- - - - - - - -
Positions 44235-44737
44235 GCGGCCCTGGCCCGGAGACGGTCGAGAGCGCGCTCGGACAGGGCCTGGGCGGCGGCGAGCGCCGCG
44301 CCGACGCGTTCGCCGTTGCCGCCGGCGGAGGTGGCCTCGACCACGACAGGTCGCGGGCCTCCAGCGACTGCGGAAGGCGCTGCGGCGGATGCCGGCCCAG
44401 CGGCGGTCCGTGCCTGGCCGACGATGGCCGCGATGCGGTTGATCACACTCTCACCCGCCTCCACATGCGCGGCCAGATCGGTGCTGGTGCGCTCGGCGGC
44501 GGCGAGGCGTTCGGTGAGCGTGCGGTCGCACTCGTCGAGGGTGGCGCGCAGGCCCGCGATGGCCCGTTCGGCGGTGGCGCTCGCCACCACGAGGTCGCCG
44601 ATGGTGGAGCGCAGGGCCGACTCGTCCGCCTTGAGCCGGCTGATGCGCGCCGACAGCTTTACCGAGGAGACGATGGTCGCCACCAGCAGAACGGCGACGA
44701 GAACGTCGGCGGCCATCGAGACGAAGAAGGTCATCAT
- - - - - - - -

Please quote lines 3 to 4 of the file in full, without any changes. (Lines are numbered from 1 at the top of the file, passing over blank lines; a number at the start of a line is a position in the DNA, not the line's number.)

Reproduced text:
44301 CCGACGCGTTCGCCGTTGCCGCCGGCGGAGGTGGCCTCGACCACGACAGGTCGCGGGCCTCCAGCGACTGCGGAAGGCGCTGCGGCGGATGCCGGCCCAG
44401 CGGCGGTCCGTGCCTGGCCGACGATGGCCGCGATGCGGTTGATCACACTCTCACCCGCCTCCACATGCGCGGCCAGATCGGTGCTGGTGCGCTCGGCGGC